A ripping little Victorian gothic yarn, and one of which @edgarallanpoe would have been proud . . . Slade House plunges us into full psycho-mystic fantasy-horror—and it’s a hoot.

The Independent (UK)

David Mitchell turned all the firepower of his formidable gifts on the lures, and the perils, of immortality. . . . Yet, as ever, Mitchell grounds his fantasy in high-definition, close-up scenes of daily experience.

Tatler (UK)

Prepare to be dazzled.

The Literary Review (UK)

[A] triumph . . . Mitchell’s most pleasurable book to date, which also features some of his finest writing.

Author Blurb Anthony Doerr, author of All the Light We Cannot See, winner of the Pulitzer Prize
I gulped down this novel in a single evening. Intricately connected to David Mitchell's previous books, this compact fantasy burns with classic Mitchellian energy. Painstakingly imagined and crackling with narrative velocity, it's a Dracula for the new millennium, a Hansel and Gretel for grownups, a reminder of how much fun fiction can be.

Author Blurb Dean Koontz, #1 New York Times bestselling author
"David Mitchell doesn't break rules so much as prove them inhibitors to lively, intelligent fiction. Slade House is a fractal offshoot of his remarkable The Bone Clocks, an eerie haunted-house tale that takes as much from quantum mechanics as from traditional supernatural lore, a spellbinding chiller about an unnatural greed for life and the arrogance of power.

Author Blurb Adam Johnson, author of Fortune Smiles and The Orphan Master's Son, winner of the Pulitzer Prize
What can't David Mitchell do? Slade House is a page-burning, read-in-one-sitting, at times terrifying novel that does for the haunted-house story what Henry James did for the ghost story in The Turn of the Screw. It has all the intelligence and linguistic dazzle one expects from a David Mitchell novel, but it will also creep the pants off you.

Author Blurb Joe Hill, New York Times bestselling author of NOS4A2 and Horns
David Mitchell has long been acknowledged as one of the finest - if not the finest - literary minds of his generation, but he's also one of the most suspenseful, and he proves it in every gripping, vertiginous setpiece.

Author Blurb Daniel Handler, New York Times bestselling author of the Lemony Snicket series
Sharp, fast, flat-out spooky, Slade House is such a hypnotic read that you are likely to miss your subway stop in order to keep reading. And by you, I mean me.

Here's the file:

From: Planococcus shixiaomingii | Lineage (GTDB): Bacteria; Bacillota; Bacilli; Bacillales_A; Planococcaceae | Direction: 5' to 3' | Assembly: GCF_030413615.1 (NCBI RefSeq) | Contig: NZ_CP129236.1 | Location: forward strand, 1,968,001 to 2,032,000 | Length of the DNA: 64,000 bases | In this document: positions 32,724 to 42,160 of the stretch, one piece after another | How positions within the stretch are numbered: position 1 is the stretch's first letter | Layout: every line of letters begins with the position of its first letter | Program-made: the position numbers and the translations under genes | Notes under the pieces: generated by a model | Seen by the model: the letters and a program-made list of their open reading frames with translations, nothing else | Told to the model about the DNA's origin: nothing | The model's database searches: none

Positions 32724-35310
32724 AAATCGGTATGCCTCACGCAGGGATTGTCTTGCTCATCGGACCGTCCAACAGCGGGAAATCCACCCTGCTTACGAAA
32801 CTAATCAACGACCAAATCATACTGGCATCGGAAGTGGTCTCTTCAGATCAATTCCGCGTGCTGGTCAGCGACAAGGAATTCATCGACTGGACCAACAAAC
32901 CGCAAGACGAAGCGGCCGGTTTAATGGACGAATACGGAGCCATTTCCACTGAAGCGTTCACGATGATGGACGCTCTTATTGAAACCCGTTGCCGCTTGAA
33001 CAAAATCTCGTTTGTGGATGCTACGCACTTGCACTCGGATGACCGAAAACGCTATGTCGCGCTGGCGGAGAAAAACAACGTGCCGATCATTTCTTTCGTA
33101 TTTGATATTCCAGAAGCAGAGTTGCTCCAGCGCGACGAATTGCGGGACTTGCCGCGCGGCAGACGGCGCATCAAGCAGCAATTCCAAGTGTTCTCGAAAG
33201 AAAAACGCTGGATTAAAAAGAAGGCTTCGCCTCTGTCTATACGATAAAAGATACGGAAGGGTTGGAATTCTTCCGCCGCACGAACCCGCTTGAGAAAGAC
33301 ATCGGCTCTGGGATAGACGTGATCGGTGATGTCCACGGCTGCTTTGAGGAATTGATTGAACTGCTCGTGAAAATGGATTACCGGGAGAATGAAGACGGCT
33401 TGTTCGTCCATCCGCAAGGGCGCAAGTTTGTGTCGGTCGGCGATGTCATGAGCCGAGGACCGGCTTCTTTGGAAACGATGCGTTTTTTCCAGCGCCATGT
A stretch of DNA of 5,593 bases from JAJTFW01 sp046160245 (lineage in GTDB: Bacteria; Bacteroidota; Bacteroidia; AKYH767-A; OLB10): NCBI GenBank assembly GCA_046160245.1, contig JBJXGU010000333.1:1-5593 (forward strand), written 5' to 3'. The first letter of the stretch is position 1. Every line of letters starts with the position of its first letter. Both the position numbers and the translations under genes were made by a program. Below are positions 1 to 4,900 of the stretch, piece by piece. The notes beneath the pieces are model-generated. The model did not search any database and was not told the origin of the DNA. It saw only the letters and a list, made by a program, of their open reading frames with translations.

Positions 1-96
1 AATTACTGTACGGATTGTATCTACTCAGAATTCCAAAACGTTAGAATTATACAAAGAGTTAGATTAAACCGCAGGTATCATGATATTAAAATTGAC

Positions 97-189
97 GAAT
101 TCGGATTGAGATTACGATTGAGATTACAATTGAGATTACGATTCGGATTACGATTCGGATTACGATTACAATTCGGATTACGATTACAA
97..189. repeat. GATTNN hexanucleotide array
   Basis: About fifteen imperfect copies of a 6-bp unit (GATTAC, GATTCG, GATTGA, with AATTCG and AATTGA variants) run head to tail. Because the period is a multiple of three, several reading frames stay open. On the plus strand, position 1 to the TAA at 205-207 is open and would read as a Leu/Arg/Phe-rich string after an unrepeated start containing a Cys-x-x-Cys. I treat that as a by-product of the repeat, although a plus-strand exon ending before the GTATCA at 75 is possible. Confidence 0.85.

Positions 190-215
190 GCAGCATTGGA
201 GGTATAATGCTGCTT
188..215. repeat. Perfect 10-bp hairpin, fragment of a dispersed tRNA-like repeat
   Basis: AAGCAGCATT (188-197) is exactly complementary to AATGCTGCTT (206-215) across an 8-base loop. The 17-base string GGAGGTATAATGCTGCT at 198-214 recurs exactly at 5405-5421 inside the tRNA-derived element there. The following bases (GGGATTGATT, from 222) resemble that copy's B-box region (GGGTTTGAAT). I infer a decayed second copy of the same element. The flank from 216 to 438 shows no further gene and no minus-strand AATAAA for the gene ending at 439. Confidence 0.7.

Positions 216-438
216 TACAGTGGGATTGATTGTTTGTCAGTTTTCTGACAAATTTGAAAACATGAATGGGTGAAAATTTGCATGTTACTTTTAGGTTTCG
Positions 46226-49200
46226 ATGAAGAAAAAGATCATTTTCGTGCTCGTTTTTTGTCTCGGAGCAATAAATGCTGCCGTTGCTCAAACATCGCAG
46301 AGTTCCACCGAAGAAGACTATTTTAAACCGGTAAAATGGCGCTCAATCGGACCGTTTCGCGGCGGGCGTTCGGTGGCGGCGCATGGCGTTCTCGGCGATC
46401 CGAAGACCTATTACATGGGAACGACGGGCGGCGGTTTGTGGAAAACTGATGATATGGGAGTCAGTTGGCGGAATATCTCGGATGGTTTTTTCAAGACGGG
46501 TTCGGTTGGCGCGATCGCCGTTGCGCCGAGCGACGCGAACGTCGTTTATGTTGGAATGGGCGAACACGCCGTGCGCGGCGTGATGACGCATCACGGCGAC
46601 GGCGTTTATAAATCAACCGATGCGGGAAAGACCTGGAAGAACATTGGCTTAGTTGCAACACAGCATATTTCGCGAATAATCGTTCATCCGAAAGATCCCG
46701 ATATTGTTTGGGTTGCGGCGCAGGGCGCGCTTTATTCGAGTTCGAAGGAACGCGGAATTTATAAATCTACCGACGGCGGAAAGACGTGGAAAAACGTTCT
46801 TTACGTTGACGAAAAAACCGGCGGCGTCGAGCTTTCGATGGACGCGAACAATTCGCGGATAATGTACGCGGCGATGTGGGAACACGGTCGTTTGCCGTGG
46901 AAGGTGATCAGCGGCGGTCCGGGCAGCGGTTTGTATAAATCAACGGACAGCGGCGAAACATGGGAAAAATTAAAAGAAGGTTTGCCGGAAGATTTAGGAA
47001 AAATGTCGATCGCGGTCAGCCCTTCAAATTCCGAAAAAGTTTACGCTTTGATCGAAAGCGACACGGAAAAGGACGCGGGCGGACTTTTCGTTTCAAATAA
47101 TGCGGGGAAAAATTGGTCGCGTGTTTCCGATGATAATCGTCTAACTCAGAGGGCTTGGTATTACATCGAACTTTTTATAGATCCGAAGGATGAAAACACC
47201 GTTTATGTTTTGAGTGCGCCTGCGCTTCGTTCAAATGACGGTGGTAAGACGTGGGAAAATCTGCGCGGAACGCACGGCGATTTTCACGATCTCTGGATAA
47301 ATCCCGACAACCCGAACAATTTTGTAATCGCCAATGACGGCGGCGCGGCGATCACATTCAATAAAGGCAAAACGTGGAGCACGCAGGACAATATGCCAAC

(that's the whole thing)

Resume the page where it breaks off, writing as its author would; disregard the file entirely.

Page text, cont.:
Reader Reviews

Cloggie Downunder

another excellent offering from this talented author.
Slade House is the seventh novel by British author, David Mitchell. Slade House is a haunted house with a difference. It is not easily found, nor can just anyone get in. But once every nine years, at the end of Otober, a guest enters from Slade Alley...   Read More

takingmytime

Every Nine Years
Slade House was built in 1930. It was razed in 1940. But...life went on in Slade House - at least for one night every nine years. I felt I was confused during the first 50 pages or so of this book. Then it all fell together. However, nothing was ...   Read More

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Beyond the Book

Two Haunted Houses in England

You might not find Slade House in the real world, but England, where the novel is set, boasts of haunted houses with their own sinister histories. Here are two of them.

The Borley Rectory

The Borley Rectory The rectory in the village of Borley in Essex was built in the 1860s for the Reverend Henry Dawson Ellis Bull. After his death in 1892 his son, Harry Bull, took over the parish. On his death in 1928, the Rev. and Mrs. Smith moved into the vicarage and started to report odd phenomena. They contacted a tabloid newspaper who sent in paranormal researcher Harry Price, and immediately the level of paranormal activity increased. Mrs. Smith would later say that she thought that Price had instigated much of it. Local lore at the time (believed to have ...